With Meghna Chakrabarti
The largest Protestant denomination in the United States is apologizing for its dark history of racism.
Albert Mohler, president of the Southern Baptist Theological Seminary, the flagship school of the Southern Baptist Convention. He appointed the committee of researchers to prepare a report on the legacy of slavery and racism in the history of the Southern Baptist Theological Seminary. (@albertmohler)
Lawrence Ware, professor of philosophy and Africana studies at Oklahoma State University. Former ordained minister with the Southern Baptist Convention. Contributing writer to Slate Magazine, The New York Times and The Root. (@law_writes)
Curtis Woods, associate executive director for the Kentucky Baptist Convention (@KentuckyBaptist). He was a member of the committee conducting research on slavery and racism in the history of the Southern Baptist Theological Seminary.
From The Reading List
NPR: "Southern Baptist Seminary Confronts History Of Slaveholding And 'Deep Racism'" — "The Southern Baptist Convention, the largest Protestant denomination in the United States, came into being in 1845 as the church of Southern slaveholders.
"Now, 173 years later, Southern Baptist leaders are not just acknowledging their dark history; they are documenting it, as if by telling the story in wrenching detail, they may finally be freed of its taint.
"The Southern Baptist Theological Seminary, the denomination's flagship institution, this week released a 71-page report on the role that racism and support for slavery played in its origin and growth.
"'The founding fathers of this school — all four of them — were deeply involved in slavery and deeply complicit in the defense of slavery,' writes school President R. Albert Mohler Jr., in a letter accompanying the report. 'Many of their successors on this faculty, throughout the period of Reconstruction and well into the 20th century, advocated the inferiority of African-Americans and openly embraced the ideology of the Lost Cause of southern slavery.'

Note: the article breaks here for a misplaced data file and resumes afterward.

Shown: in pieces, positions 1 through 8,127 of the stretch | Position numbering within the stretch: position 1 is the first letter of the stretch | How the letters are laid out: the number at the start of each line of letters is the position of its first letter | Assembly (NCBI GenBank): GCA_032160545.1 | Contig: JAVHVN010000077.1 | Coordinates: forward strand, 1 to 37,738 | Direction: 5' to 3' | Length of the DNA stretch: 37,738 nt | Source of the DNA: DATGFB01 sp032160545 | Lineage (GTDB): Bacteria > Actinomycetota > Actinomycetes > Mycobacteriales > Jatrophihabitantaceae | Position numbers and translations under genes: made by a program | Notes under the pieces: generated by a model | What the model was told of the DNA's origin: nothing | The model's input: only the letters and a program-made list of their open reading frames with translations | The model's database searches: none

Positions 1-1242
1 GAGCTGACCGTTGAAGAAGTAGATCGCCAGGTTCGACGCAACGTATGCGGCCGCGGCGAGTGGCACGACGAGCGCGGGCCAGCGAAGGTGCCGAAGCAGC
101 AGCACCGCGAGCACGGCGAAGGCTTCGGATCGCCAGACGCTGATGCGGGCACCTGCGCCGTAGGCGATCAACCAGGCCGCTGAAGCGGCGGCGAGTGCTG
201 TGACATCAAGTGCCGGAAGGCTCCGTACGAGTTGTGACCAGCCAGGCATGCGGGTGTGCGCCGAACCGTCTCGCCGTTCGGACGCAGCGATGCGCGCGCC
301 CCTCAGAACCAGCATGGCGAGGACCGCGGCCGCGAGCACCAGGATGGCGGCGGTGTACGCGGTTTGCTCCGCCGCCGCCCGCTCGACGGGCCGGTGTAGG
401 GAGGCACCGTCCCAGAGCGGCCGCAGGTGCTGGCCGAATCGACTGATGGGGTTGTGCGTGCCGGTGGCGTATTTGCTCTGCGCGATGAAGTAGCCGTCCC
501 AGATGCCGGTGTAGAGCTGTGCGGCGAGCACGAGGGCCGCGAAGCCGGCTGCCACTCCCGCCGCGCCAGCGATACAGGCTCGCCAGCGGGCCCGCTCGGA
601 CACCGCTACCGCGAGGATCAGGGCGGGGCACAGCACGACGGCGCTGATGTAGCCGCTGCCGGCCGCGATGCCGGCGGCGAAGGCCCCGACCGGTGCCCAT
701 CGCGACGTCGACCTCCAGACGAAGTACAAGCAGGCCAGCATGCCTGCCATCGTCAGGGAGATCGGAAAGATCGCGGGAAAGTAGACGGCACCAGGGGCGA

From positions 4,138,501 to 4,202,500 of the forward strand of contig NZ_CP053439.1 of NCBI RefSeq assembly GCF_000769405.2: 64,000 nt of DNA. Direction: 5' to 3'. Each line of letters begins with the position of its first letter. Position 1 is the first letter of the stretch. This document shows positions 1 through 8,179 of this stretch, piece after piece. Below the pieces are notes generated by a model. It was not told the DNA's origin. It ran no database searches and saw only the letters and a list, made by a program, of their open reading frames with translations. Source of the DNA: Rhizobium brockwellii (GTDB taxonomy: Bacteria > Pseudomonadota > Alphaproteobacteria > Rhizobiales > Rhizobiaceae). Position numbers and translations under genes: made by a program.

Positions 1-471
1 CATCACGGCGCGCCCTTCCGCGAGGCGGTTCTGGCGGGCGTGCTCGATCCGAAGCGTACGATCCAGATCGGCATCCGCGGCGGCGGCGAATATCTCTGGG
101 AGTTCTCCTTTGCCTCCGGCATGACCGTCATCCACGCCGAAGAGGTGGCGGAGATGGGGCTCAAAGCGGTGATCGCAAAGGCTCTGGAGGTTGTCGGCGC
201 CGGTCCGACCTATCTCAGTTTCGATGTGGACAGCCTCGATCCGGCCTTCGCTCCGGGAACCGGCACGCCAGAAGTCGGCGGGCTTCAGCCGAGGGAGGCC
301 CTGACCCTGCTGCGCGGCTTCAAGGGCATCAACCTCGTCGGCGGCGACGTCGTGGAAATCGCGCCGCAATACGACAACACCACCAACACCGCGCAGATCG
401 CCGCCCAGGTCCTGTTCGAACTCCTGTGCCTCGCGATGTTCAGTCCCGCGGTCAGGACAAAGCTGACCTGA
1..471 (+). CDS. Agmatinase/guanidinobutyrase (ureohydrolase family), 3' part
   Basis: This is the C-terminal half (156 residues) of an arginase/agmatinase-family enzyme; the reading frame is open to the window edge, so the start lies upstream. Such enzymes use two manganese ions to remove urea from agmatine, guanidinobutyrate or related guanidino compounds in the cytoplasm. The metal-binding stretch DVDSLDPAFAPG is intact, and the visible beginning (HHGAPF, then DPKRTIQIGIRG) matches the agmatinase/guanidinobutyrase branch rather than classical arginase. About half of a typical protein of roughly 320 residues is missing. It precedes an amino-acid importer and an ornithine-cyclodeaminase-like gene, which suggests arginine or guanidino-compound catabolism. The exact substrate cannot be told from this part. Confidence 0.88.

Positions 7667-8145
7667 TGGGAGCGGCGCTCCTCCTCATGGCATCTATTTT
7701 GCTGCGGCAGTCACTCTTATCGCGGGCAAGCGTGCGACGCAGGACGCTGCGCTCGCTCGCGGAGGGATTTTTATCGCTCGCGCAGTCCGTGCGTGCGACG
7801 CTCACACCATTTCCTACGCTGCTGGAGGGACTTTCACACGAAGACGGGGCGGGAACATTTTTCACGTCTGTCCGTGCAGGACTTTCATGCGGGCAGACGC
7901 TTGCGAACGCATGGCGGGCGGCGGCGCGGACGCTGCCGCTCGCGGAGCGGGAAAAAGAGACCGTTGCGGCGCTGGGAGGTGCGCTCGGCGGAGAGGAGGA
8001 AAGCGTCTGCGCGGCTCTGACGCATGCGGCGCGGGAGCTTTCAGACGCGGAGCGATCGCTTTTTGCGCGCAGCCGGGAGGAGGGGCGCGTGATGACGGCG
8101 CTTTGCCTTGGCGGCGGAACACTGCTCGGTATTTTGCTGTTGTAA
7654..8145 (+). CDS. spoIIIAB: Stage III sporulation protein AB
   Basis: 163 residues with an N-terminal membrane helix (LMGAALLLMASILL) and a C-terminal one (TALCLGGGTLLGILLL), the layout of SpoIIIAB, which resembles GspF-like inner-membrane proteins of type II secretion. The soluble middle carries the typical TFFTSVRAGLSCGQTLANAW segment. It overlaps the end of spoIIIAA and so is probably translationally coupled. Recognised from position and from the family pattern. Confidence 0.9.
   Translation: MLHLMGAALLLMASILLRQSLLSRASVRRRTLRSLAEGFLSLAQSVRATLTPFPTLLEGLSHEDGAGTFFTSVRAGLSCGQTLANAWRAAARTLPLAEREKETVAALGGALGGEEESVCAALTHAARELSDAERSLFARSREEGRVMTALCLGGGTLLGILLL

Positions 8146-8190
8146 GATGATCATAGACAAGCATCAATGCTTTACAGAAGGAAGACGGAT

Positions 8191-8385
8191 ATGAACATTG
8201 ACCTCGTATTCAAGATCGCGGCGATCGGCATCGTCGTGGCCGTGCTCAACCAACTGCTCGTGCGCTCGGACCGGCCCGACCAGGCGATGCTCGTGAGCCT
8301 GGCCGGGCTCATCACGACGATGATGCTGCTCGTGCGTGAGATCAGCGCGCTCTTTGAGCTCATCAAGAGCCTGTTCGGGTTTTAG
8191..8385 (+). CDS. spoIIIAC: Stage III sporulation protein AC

"Mohler, who has led the seminary since 1993, commissioned the history report, which was compiled by a committee of six current and former seminary faculty members, and he promised from the outset that it would be released to the public without editing."
Washington Post: "A Southern Baptist seminary just admitted its slave-owning past. But it didn’t touch the theology behind it." — "This week, the Southern Baptist Convention’s flagship seminary released a detailed, historical accounting of its white supremacist founding. Over 71 pages, the Southern Baptist Theological Seminary made explicit its founders’ slave-owning and the fact that its teachers and leaders used the Bible to justify it. The report explained for the first time in plain words that seminary leaders defiantly passed on a legacy of white supremacy well into the latter half of the 20th century.
"'We knew, and we could not fail to know, that slavery and deep racism were in the story,' seminary President Albert Mohler wrote in his introduction to the document.
"And that’s where the report stopped.
"While it’s notable that one of the most prominent and historic Christian educational institutions in the country is spelling out the nuts and bolts of its racist past, if Mohler — and conservative American Christianity overall — want to address the legacy of slavery, it will take more self-honesty than this report musters.
"It will take a theological reckoning that gets to the heart of what it means to read the Bible, to share its Good News and to be saved."
Louisville Courier Journal: "Albert Mohler: Baptist seminary must face sinful past with slavery" — "The seminary's report comes as schools and cities around the country, including Louisville, have grappled with questions of removing Confederate statues or renaming buildings after revelations of racist comments or behavior.
"Mohler told the Courier Journal the 'substance of the report is tragic, sinful and sad.'
"He said buildings on the seminary's campus today are named after each of the four slave-owning founders but that no statues of founders are on the campus.
"But Mohler said the seminary does not plan on removing the founders' names from the buildings.
"'From a Christian perspective, erasing the past and hiding the past is not the appropriate response, but telling the whole truth is,' Mohler said. 'Just like the nation has sad chapters in its history, so does this school.'
"On its 150th anniversary in 1995, the Southern Baptist Convention, which is the largest Protestant denomination in the country, issued a formal apology for its pro-slavery and pro-segregation views."
Anna Bauman produced this show for broadcast.
This program aired on December 17, 2018.